In Greek mythology Hermes was the god of communication, trade, and trickery. He was a son of Zeus and is popularly known as the messenger of the gods. His name appears twice in the Bible. In his letter to the Romans, the apostle Paul sends greetings to a Christian named Hermes, who was presumably named … Continue reading Hermes in the Bible
Angels and virgins and unicorns, oh my! Here's a curious bit of Christian art history I have come across. From around 1330 AD a theme emerged in Medieval and Renaissance poetry art of the Virgin Mary as the hortus conclusus or "enclosed garden". This was inspired by a verse from the Song of Songs which reads … Continue reading Christian Art: the hunt of the unicorn
Surprising as it may be for some, there is actually quite a bit of historical evidence for Jesus from non-Christian sources. This is the best kind of evidence as if anything it is biased against Christianity, rather than for it, the writers having no vested interest in proving the historicity of Jesus. Evidence from … Continue reading Evidence for Christ from non-Christians
Castor and Pollux were twin half-brothers in Greek and Roman mythology, known together as the Dioskouroi. They were sons of Leda by two different fathers. Castor was the mortal son of Tyndareus, the king of Sparta, while Pollux was the divine son of Zeus. When Castor was killed, Pollux asked Zeus to let him share … Continue reading The Gemini twins in the Bible
A curious verse grabbed my attention yesterday: Ezekiel 28:2. In it God commands the prophet Ezekiel to declare to the prince of Tyre, “‘In the pride of your heart you say, ‘I am a god; I sit on the throne of a god in the heart of the seas.’ But you are a mere mortal … Continue reading Poseidon in the Bible
I get people asking me about Lilith from time but there’s not actually much I can say. Lilith doesn’t play any significant part in Christianity. While there is a "lilith" mentioned in the Hebrew scriptures (Isaiah 34:14 for those who want to look it up) it is simply a passing reference to a night creature … Continue reading Curious about Lilith?
Is YHWH equivalent to other gods? Just a Hebrew version of Zeus for instance? With a wife even? No, YHWH’s domain is not limited to the sky. Nor did YHWH come into being at some point like Zeus did. Granted there is some evidence to suggest early Hebrews had a more limited conception of YHWH, … Continue reading Is YHWH just a Hebrew version of Zeus?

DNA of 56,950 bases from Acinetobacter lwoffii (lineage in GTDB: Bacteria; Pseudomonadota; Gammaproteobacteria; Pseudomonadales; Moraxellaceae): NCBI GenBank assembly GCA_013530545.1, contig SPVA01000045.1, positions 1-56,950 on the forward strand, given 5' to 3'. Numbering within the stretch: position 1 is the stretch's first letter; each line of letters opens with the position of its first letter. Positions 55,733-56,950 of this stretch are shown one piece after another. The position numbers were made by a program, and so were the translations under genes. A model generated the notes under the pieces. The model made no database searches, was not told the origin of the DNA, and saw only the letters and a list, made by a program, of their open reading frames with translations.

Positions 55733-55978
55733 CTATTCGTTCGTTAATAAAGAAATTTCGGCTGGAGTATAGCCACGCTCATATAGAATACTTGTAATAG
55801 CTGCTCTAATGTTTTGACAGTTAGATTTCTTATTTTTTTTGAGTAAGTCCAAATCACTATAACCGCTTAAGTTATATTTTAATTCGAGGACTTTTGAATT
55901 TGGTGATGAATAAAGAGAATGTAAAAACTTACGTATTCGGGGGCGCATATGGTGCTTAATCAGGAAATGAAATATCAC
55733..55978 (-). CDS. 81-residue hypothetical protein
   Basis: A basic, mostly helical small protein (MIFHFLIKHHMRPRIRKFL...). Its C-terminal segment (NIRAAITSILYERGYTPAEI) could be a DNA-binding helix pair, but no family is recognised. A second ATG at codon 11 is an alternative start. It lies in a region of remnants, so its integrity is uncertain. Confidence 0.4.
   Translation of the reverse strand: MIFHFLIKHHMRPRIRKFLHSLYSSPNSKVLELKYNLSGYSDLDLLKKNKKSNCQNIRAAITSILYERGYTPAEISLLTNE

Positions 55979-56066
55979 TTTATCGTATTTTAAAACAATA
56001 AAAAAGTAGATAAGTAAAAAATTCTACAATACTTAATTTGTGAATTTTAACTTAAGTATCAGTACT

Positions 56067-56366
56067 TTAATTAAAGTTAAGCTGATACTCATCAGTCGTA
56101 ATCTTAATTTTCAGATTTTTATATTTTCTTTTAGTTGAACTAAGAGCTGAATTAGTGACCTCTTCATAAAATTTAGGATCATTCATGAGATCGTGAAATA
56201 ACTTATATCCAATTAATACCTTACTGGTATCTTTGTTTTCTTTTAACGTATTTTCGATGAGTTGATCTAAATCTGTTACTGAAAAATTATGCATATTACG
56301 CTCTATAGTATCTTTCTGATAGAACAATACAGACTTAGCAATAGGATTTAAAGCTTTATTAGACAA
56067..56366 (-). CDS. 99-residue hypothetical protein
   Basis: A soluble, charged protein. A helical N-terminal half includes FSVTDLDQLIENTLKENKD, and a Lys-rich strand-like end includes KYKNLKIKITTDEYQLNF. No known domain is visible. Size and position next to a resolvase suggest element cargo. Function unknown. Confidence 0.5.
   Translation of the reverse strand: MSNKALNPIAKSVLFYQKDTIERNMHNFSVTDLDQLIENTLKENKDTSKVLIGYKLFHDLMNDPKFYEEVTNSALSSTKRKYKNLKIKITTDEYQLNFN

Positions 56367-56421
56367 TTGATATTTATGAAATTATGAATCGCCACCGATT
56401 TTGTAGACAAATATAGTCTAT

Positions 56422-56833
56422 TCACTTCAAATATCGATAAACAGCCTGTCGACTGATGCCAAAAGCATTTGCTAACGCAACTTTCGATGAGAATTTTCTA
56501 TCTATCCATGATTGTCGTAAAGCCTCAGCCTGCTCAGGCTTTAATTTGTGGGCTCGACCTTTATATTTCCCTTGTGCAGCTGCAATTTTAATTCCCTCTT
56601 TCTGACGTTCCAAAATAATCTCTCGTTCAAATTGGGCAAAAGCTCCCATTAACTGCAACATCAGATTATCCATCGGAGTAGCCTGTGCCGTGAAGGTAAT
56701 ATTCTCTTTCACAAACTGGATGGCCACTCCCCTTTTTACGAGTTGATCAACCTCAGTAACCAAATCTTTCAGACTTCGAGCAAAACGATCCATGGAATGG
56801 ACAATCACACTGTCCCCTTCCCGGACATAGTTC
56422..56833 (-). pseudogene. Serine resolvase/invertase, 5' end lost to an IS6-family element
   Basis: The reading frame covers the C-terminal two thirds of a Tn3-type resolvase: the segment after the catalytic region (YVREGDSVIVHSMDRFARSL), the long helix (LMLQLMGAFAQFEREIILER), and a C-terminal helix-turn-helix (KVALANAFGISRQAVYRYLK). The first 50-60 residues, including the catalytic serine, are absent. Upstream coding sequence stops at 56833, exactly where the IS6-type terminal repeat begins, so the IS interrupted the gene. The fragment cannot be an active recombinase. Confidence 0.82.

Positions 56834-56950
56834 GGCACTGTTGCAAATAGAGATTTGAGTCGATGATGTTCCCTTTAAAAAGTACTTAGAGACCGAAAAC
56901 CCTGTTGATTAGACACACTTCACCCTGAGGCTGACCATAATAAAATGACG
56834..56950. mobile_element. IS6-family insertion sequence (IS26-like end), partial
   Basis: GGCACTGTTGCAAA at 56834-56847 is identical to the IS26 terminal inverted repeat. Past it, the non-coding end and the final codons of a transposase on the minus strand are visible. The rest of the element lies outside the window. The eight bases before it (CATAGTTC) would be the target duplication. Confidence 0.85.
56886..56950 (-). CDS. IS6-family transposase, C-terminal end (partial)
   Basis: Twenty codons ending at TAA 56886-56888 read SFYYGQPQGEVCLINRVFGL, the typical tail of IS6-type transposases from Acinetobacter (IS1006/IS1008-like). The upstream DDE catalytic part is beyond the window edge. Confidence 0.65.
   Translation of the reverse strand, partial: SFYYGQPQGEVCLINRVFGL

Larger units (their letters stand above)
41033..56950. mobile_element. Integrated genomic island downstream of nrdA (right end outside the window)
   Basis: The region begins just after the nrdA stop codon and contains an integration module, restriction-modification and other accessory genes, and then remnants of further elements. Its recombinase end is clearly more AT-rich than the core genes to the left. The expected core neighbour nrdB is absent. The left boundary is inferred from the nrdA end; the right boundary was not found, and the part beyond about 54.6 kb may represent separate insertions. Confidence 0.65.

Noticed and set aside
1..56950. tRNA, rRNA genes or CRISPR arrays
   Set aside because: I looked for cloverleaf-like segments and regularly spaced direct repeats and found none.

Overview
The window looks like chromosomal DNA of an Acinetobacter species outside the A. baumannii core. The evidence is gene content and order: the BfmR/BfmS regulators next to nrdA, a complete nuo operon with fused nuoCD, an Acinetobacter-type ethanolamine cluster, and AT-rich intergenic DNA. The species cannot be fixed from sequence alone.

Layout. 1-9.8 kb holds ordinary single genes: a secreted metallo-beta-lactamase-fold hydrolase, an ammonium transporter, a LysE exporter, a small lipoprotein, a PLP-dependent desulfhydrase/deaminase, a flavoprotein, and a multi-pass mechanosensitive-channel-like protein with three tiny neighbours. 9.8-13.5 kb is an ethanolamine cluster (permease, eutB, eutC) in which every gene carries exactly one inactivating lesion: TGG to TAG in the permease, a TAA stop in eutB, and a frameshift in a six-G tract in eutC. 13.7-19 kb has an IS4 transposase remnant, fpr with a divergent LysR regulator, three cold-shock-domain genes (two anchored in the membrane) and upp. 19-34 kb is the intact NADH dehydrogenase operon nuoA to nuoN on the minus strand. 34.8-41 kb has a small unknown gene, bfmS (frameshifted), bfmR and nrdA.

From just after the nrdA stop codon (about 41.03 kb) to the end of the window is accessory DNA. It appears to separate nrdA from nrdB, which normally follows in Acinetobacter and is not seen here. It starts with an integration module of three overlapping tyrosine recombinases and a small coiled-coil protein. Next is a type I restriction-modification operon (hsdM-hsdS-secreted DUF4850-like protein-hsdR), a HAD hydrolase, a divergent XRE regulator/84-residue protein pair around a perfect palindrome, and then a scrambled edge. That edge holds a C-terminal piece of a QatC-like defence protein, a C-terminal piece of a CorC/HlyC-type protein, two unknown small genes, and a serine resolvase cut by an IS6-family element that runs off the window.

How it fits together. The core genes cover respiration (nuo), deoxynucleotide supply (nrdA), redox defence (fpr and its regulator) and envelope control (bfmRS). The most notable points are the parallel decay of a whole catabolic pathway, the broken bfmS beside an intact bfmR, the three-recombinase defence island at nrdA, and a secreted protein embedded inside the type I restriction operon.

In the western imagination YHWH and his messiah have most often been equated with Zeus, lord of the sky, and Apollo, his light giving son ... or is it sun? And yet, the scriptures again and again speak YHWH as Lord of earth, sky and sea and everything in them. Would it not be just … Continue reading Jesus as Dionysus and Demeter
"And I tell you that you are Peter, and on this rock I will build my church, and the gates of Hades will not overcome it." (Matthew 16:18) And I tell you that interacting with contemporary Pagans has given me greater appreciation for just how often the messianic Jews of the New Testament encountered and … Continue reading Greek Mythology in the New Testament
I found this image of Behemoth and Leviathan on DeviantArt by a person calling themselves PutridusCor, which seems to be the moniker for a guy named Aidan in Canada. Behemoth and Leviathan are two enigmatic animals mentioned in the Old Testament book of Job. Some equate Behemoth and Leviathan with a hippopotamus and a crocodile respectively, others … Continue reading Behemoth and Leviathan
Who said theology needed to be dry? Last weekend I found myself in a conversation with my sons about the Greek gods and the ancient Christians. You see, my pre-teen sons are both into the Percy Jackson books and movies this year, and for the uninitiated Percy Jackson is the son of Poseidon, the Greek … Continue reading Jesus of Nazareth: Lightning Thief
Genesis has been on my mind this weekend, so I thought I would cite a few passages from “Inspiration and Incarnation: Evangelicals and the Problem of the Old Testament,” the infamous book by Peter Enns, which I happen to really enjoy. What I like about Inspiration and Incarnation is that it moves beyond the entrenched … Continue reading Genesis: An Authoritative Myth?